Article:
Thrombopoeitin agonists (TA) appear to be effective in HIV-related thrombocytopenia (HIV-TP) patients who have been refractory to standard treatments, Roberto Ochoa, MD, and colleagues at the University of Miami report.
Clinicians there treated five patients (mean age 48, four males) with HIV-ITP with thrombopoeitin agonists from 2009 to 2011. All of the patients had failed or relapsed after prednisone. Three of the patients had also failed multiple treatments including splenectomy (1 patient), IVIG, Rho(D) immune globulin, rituximab, danazole, and vincristine. All but one of the patients were on HAART by the time of treatment; CD4 counts were <200 cells/µL in two patients.
All five patients were treated initially with romiplostim at a starting dose of 1 mcg/Kg and titrated according to guidelines. One patient requested to be switched to eltrombopag and developed complications one week later.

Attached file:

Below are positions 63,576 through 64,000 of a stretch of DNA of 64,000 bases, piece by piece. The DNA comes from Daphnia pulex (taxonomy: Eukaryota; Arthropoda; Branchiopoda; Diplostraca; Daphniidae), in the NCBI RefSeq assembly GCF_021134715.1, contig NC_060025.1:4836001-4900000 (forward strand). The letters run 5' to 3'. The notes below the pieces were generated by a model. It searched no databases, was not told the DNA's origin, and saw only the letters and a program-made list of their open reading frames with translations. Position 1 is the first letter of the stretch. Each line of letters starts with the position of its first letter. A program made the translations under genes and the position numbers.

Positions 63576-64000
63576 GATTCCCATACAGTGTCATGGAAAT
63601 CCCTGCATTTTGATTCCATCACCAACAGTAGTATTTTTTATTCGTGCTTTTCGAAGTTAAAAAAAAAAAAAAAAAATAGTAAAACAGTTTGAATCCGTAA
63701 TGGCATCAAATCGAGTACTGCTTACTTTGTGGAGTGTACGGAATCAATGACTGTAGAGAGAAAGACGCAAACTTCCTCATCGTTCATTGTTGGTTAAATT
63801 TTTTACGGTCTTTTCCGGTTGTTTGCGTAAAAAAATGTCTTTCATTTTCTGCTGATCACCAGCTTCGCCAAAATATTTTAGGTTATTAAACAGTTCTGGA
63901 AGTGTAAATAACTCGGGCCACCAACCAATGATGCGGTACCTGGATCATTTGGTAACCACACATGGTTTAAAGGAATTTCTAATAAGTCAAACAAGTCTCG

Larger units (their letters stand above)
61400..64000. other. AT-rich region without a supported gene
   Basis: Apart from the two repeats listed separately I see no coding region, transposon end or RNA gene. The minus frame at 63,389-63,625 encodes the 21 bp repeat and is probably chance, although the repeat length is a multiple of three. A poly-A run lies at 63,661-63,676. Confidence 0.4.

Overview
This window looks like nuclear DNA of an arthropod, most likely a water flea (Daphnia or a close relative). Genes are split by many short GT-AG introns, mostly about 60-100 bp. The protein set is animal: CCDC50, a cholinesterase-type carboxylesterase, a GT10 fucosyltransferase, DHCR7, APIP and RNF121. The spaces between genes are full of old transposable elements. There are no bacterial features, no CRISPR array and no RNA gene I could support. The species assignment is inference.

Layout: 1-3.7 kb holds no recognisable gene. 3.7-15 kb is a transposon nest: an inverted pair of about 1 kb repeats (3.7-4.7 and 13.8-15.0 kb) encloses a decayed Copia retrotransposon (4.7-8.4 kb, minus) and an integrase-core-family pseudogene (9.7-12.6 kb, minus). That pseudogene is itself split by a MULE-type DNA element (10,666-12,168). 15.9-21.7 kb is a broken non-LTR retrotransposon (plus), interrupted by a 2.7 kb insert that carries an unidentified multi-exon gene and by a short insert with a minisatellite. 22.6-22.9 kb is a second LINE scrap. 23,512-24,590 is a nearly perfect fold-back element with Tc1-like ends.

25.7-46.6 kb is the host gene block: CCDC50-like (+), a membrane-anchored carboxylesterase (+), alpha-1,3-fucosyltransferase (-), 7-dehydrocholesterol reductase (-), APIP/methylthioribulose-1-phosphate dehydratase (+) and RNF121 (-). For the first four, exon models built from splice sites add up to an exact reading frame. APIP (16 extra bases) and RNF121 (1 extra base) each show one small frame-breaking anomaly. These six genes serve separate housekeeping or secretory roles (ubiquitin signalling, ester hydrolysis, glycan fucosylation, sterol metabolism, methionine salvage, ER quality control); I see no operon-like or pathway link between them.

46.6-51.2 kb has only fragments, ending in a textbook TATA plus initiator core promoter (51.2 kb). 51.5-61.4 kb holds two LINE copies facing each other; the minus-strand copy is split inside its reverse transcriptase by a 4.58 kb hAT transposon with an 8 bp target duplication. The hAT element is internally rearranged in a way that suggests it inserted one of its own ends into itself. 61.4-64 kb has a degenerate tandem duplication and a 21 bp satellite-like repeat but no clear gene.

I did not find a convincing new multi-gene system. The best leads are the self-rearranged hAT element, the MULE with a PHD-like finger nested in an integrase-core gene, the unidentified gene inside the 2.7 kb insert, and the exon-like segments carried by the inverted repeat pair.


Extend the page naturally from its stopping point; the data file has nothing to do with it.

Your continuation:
The mean baseline platelet count was 27 x 103/µL (13-40 x 103/µL) and increased to 66 x 103/µL (45-86 x 103/µL) within one week and 76 x 103/µL (45-107 x 103/µL) after one month, 2.8 times the baseline (2.1 – 3.4 x baseline value). Four patients achieved a platelet count >/=50 x 103/µL within one month.
Four of the patients had durable responses for >/=12 months and did not need dose adjustments or modifications. One patient, who had several compliance issues and had missed several doses of romiplostim, showed improved platelet count every time the medication was restarted.
The authors said that this is the first report, “of the successful and sustained use of TA in patient with HIV-ITP.”